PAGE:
The case for a robot president

This week, Google's artificially intelligent computer, AlphaGo won a tournament in the complex board game called Go. American presidential candidate Zoltan Istvan says it's that in a matter of 10 to 15 years A.I. will be advanced enough to be president of the United States of America.
Creative engineering, vintage illustration of the head of a man with an electronic circuit board for a brain, 1949. Screen print. (Getty Images)

American presidential candidate and futurist Zoltan Istvan says in 10 to 15 years artificial intelligence (A.I.) will be advanced enough to be president of the United States of America

South Korean professional Go player Lee Sedol puts the first stone against Google's artificial intelligence program. (Lee Jin-man/Associated Press)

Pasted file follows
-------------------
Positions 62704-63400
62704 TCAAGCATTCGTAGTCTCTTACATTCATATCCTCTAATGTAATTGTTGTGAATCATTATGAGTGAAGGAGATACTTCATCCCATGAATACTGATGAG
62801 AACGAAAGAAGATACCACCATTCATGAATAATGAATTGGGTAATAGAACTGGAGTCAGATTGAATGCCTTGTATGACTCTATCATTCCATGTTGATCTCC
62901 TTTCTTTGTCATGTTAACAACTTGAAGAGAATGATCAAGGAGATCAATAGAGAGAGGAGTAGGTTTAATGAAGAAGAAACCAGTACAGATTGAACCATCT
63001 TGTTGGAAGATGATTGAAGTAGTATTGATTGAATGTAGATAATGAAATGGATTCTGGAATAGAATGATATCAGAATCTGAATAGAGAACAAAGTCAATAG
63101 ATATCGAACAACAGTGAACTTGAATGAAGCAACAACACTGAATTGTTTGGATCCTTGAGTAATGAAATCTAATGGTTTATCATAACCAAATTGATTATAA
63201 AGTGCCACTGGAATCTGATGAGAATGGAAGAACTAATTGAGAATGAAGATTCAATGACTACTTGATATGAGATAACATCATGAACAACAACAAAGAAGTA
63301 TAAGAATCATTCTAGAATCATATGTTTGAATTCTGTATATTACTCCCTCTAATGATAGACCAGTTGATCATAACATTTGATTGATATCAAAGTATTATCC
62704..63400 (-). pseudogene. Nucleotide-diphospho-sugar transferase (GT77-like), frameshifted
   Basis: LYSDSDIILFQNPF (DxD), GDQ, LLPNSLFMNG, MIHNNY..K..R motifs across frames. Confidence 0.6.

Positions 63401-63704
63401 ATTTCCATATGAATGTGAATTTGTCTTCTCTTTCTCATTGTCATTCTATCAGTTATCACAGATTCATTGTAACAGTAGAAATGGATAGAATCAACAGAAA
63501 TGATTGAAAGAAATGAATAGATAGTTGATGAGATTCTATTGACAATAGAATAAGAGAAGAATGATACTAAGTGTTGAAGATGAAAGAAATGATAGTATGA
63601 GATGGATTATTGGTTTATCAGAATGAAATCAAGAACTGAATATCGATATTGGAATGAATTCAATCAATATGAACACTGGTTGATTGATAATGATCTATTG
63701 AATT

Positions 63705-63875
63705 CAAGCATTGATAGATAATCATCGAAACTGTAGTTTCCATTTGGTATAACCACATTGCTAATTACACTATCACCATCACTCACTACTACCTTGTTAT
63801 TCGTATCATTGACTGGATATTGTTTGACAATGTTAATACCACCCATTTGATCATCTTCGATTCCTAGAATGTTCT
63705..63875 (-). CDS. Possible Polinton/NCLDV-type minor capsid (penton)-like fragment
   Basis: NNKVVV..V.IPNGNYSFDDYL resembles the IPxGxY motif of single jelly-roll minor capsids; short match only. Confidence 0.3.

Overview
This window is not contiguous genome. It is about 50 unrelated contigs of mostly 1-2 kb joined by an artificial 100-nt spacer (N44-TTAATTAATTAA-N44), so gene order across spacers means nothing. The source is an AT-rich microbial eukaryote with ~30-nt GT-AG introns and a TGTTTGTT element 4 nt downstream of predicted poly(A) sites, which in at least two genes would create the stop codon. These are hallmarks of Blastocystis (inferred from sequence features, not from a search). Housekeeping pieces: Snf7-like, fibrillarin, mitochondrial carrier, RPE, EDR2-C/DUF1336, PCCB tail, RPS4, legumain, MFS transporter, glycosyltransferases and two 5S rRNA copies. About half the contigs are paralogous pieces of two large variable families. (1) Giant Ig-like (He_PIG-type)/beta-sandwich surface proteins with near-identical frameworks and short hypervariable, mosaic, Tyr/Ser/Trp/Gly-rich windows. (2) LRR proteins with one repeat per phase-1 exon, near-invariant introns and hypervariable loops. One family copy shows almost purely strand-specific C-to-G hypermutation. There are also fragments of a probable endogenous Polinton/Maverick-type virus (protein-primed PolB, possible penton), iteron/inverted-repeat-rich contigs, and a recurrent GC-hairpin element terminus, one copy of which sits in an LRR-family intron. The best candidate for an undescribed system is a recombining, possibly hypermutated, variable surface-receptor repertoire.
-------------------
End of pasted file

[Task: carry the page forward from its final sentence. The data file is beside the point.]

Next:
With the help of human programmers, Istvan envisions a future in which an A.I. entity —  a robot  — would make decisions altruistically, and for the greatest good of all Americans.

Earlier this week Google's artificial intelligence program  AlphaGo beat a world "Go" champion Lee Sedol four games to one in what's being seen a landmark moment for A.I. Go is a game that requires a high level of intuition rather than brute calculating force, which is why computers have had a hard time playing it.

Istvan says AlphaGo's win is just the latest example that artificially intelligent machines are capable of making human-like decisions.